From George Washington
Mount Vernon Decr. 1st. 1788.
My dear Sir,
By a notification in the Pensylvania Packet, it appears that the Southern Mail was robbed on the 22d. Ult in the State of Delaware.1 As it was about, at least not far from the time, I wrote you fully in answer to your favor of the 5th. of Novr. I am anxious to know its fate.2 If it has not reached your hands I will upon intimation thereof transmit a duplicate of my sentiments respecting the Falls Estate. At present I shall only give fresh assurances, of what I hope you are fully persuaded, that I am—My dear Sir, Yr. Most Obedt. & Affecte Sert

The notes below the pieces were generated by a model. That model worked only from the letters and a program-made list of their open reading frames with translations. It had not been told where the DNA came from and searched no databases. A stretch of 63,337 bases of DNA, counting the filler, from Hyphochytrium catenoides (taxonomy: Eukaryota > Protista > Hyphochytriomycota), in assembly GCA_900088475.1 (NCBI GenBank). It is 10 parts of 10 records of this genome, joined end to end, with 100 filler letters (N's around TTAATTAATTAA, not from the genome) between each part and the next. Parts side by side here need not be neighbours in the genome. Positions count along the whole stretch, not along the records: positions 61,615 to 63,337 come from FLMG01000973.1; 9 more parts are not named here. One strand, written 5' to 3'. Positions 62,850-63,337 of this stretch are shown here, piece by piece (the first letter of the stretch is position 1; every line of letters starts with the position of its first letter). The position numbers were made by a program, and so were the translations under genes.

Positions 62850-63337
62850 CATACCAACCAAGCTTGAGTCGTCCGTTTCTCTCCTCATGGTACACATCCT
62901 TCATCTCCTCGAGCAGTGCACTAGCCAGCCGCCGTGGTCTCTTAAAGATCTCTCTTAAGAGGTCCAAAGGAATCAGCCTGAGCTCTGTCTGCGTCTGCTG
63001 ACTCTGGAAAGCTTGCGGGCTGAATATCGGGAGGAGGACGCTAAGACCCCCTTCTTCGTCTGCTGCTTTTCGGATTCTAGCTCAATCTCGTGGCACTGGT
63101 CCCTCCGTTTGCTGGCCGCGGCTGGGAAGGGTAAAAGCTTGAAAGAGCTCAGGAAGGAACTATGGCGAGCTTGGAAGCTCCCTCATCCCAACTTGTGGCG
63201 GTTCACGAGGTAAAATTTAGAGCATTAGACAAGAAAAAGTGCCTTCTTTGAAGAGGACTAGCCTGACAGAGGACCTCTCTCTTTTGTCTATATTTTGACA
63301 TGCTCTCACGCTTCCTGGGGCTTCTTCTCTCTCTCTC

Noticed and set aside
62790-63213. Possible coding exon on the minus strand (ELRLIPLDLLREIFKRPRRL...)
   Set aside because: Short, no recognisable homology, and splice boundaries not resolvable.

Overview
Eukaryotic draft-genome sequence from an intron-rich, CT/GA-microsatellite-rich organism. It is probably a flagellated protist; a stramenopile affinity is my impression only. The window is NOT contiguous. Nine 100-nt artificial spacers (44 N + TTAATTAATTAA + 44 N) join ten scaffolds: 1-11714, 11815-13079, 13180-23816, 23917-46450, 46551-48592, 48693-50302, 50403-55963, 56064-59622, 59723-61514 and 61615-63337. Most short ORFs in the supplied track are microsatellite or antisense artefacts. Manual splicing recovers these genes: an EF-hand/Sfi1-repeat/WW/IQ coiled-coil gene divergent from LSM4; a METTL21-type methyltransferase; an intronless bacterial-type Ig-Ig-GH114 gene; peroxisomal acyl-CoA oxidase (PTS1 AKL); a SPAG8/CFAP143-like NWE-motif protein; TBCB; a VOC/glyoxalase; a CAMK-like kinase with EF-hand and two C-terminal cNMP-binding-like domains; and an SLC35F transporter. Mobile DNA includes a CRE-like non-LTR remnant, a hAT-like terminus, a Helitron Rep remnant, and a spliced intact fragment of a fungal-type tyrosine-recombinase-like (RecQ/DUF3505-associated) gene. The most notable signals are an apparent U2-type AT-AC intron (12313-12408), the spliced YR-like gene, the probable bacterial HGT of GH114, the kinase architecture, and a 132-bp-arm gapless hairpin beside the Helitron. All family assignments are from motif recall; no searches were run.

RC (owned by Edward Ambler Armstrong, Princeton, N.J., 1959). Addressed by Washington to JM in “Philada. or New York.” Docketed by JM.
1. The Pa. Packet on 24 Nov. 1788 informed readers that the mail “was robbed by three Negroes, between the Head of Elk and Kincade’s Tavern, near Iron Hill.” However, a subsequent notice in the same newspaper (6 Dec.) reported that the mail had been “found in the woods near the place, unopened, and upon examination it appears that there is nothing lost.”